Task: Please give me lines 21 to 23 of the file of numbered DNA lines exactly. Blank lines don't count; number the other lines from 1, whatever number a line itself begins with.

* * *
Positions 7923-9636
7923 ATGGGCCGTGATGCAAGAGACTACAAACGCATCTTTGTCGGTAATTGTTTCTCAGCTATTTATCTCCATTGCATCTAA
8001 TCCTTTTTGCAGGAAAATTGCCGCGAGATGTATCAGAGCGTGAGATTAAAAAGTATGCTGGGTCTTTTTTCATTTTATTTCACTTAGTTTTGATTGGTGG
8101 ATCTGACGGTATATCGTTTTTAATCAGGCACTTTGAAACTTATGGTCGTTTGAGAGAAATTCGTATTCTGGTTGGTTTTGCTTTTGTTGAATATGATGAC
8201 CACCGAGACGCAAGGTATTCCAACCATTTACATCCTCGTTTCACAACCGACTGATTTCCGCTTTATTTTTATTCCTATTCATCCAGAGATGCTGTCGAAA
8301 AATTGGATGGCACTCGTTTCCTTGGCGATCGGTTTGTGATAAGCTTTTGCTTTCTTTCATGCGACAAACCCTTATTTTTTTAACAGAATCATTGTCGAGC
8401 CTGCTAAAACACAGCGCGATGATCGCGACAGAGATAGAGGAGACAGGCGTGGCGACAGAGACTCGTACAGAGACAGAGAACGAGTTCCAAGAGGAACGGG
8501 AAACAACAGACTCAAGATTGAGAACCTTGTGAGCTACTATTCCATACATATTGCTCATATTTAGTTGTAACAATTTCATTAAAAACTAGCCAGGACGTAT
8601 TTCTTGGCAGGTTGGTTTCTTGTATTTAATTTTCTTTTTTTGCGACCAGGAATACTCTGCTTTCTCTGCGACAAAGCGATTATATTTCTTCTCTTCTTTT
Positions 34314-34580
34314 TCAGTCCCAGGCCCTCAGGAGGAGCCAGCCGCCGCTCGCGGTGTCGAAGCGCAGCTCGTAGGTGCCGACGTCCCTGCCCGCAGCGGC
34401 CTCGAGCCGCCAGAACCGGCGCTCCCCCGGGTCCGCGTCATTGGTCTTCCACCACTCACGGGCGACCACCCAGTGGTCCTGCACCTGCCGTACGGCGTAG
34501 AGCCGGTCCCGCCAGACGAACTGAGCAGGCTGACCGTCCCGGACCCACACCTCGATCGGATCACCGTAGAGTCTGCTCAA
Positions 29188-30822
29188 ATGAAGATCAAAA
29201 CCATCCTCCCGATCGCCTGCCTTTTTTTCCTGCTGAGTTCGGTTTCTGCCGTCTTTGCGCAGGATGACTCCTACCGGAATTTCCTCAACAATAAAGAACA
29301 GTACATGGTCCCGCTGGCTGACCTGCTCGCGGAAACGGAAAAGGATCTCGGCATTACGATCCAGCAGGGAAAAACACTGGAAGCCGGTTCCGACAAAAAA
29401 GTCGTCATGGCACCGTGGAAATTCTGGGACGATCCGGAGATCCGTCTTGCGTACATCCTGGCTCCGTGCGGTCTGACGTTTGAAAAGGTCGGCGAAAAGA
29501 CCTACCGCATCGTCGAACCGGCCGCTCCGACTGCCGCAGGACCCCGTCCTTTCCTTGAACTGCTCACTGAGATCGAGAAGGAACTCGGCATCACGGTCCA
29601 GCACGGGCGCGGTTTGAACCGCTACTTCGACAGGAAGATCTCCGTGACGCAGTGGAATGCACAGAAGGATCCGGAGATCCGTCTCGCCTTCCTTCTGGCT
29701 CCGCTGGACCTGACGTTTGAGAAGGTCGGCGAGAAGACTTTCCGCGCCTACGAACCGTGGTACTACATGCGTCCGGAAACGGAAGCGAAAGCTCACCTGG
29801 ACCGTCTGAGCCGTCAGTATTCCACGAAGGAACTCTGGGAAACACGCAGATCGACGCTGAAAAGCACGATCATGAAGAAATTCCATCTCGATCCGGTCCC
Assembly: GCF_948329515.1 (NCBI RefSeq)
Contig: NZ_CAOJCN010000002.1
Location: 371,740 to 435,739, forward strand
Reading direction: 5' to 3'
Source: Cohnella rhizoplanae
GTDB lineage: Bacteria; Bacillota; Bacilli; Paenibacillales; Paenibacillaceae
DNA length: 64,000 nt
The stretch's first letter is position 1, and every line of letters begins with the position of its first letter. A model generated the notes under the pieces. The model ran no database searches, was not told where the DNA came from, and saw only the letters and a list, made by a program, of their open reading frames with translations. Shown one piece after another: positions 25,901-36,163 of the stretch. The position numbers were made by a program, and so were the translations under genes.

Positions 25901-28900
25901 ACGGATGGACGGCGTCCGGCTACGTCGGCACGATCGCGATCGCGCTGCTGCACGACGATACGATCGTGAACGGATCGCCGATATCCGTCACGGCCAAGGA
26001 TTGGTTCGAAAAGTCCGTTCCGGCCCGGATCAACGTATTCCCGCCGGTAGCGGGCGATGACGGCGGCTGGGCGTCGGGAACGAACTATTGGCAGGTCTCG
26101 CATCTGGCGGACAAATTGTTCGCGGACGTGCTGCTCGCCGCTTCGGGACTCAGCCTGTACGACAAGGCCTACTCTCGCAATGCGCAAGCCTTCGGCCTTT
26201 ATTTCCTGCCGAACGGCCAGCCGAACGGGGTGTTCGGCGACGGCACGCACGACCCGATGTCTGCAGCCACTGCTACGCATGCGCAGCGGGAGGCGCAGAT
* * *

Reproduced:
29701 CCGCTGGACCTGACGTTTGAGAAGGTCGGCGAGAAGACTTTCCGCGCCTACGAACCGTGGTACTACATGCGTCCGGAAACGGAAGCGAAAGCTCACCTGG
29801 ACCGTCTGAGCCGTCAGTATTCCACGAAGGAACTCTGGGAAACACGCAGATCGACGCTGAAAAGCACGATCATGAAGAAATTCCATCTCGATCCGGTCCC
Assembly: GCF_948329515.1 (NCBI RefSeq)